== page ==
On Sunday, 8 September 2019, during the Luquluqu Walk, I met a young spirited South Sudanese young lady by the Name Maya Aluwel.
Dressed in track pants, a bright yellow Luquluqu T-Shirt and Nike sneakers, she looked like any other young person walking the streets of Nairobi, but I was scarcely prepared for what was to follow next. I was there on official business, offering media support for the event through what we call a Capital FM Outside Broadcast.
As is typical of any radio interview, I began by breaking the ice in a manner meant to make the guests I interview relax and feel comfortable around me.
And it is at this moment that the journey towards #Drive4kakuma begun.
It is through her story that I got to discover the plight of those who have been displaced from their homes and forced to seek refuge in a foreign country that has some semblance of peace.
A Capital FM radio interview will go live once or twice an hour and last roughly 2 to 3 minutes on each occasion. We, nevertheless, seemed to talk to endlessly. The interview on air lasted slightly longer than recommended, but it’s what she said off air that really got me thinking. ‘What is the narrative around the Refugees? What do we know about them? Who amongst us speaks on their behalf? Do we even know about their plight? Or is it that for as long as they are not in the news every day and not part of our day-to-day lives, we will gladly let UNHCR do their thing?’
I spent about an hour and a half trying to rummage through her mind, asking about life in the refugee camp, how she got there, her schooling, where her parents and friends were, what people do during their free time and so on and so forth. It is then that I resolved to join those who champion the right narrative around refugees. She mentioned being born at the border of Kenya and South Sudan. A result of her mother fleeing South Sudan after her father and their family members were killed. Her mum was airlifted to the camp hospital in a helicopter because there were no medical facilities at the crossing at the border. ……That was in 1996.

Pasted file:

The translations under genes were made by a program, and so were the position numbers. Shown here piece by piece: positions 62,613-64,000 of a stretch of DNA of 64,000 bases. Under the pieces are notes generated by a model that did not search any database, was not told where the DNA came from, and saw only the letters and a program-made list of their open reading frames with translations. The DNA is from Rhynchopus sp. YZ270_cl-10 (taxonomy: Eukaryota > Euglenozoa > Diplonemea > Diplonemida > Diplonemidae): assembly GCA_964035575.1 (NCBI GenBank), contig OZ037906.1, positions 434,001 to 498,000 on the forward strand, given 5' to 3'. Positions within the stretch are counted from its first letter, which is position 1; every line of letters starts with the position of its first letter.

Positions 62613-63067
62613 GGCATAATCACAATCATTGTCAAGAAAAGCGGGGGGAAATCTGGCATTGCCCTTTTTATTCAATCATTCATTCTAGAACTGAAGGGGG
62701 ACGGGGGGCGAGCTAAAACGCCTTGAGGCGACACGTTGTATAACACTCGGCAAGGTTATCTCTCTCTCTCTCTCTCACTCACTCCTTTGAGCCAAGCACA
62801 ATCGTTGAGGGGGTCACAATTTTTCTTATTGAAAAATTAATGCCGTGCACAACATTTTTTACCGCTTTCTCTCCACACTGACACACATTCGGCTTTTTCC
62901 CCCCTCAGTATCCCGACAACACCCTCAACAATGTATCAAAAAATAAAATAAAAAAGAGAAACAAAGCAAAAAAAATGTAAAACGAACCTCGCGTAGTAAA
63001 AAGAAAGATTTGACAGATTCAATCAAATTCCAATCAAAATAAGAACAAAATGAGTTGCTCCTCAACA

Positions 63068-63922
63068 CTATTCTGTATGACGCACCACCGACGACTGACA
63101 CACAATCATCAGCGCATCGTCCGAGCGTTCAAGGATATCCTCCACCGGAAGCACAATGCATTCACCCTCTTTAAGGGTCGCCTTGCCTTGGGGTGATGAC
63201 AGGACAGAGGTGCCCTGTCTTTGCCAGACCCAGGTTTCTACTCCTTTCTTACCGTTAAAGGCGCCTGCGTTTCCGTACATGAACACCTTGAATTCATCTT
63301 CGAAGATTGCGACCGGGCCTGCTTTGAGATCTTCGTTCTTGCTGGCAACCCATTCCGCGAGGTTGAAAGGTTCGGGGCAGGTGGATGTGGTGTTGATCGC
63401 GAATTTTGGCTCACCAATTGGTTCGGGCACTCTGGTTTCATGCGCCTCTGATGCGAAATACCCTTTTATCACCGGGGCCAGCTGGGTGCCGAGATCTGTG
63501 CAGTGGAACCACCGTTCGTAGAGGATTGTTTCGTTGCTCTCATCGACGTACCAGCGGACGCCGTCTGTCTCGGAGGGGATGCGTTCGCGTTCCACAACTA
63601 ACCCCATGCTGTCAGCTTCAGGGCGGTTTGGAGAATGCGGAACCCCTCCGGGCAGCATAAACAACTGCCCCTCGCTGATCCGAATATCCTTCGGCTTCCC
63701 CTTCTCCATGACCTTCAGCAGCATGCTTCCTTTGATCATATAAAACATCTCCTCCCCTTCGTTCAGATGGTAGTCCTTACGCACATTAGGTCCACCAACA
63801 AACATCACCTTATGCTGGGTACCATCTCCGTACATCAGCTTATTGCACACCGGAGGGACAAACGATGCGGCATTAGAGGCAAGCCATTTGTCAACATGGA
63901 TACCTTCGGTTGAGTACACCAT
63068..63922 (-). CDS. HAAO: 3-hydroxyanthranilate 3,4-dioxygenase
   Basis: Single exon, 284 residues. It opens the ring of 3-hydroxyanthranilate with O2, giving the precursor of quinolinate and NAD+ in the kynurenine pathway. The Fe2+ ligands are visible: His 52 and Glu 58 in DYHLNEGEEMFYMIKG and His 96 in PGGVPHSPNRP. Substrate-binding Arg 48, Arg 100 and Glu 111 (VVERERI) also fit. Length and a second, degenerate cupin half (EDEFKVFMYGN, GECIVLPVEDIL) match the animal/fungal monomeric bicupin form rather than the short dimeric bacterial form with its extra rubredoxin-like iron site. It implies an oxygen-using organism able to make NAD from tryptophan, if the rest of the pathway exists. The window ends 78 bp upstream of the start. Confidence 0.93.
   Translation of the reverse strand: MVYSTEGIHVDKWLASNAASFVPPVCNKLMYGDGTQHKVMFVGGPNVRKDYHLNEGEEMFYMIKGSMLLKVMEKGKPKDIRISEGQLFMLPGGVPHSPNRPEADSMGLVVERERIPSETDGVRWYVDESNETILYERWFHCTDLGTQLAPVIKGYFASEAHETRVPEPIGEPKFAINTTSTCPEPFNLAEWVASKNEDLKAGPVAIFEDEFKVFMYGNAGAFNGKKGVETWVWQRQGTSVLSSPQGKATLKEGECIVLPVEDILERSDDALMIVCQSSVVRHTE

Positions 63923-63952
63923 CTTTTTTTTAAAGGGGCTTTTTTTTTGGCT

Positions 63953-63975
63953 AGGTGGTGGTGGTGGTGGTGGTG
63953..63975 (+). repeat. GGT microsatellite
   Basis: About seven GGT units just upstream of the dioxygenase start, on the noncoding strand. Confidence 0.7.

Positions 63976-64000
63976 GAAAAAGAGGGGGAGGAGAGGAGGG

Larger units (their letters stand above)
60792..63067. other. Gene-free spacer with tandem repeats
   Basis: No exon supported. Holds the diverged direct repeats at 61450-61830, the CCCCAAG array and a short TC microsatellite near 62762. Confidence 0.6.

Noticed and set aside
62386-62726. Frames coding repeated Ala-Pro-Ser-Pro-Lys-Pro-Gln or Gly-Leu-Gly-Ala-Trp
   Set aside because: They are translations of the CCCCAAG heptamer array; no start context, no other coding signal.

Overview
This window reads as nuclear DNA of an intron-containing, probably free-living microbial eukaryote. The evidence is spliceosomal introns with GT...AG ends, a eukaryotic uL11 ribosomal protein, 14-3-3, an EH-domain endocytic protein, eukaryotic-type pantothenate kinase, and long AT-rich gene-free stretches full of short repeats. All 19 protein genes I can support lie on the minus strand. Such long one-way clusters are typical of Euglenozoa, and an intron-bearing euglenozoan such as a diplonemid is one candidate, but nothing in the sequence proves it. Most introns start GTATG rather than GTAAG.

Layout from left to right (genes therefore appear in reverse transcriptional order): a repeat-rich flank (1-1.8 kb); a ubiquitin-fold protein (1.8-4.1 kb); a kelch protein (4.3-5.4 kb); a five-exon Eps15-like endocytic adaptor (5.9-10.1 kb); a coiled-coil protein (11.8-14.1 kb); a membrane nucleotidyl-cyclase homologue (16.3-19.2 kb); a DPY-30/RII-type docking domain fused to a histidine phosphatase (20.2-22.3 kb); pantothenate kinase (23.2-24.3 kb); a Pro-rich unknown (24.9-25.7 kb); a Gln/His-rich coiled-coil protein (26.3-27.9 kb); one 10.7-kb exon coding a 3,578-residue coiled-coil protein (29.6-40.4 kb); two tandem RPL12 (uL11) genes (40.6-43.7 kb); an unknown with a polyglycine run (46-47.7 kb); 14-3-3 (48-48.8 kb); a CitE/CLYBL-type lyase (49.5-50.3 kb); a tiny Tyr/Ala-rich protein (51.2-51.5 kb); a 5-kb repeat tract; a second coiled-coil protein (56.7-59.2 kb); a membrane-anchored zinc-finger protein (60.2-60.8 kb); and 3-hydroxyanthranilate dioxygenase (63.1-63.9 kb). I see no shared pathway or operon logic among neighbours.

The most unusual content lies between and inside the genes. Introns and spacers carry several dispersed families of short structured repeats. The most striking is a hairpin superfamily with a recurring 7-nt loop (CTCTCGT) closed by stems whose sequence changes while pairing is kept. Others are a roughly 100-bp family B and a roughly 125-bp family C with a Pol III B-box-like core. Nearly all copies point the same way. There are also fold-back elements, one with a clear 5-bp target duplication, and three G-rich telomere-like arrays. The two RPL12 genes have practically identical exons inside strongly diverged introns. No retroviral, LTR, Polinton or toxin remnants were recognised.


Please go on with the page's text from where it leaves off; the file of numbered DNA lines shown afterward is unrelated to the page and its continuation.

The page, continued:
Maya grew up in the camp and the camp is all she knew. She loved to learn and was eager to be fluent in English early in her life so she could talk to the journalists and donors who came to the camp. She was among the lucky few who managed to get scholarships to study out of the camp; and it is this breakthrough which enabled her to where she is today. She is currently a 4th year student at the University of Nairobi studying Journalism and Media studies.
It is interesting how some of us assume that its UNHCR’s role to take care of those in the camps, but we don’t consider the fact that the funds are running dry and budgets are being cut but the number of refugees isn’t reducing. If anything, the conflict in the horn of Africa is making the numbers increase. Many of these refugees led normal lives just like we do now. They had jobs, owned businesses and were able to move around freely. They had dreams and ambitions. What they didn’t choose was to become refugees; a term they’ve learnt to resent. They didn’t go to bed hoping to be helpless, destitute and live on handouts.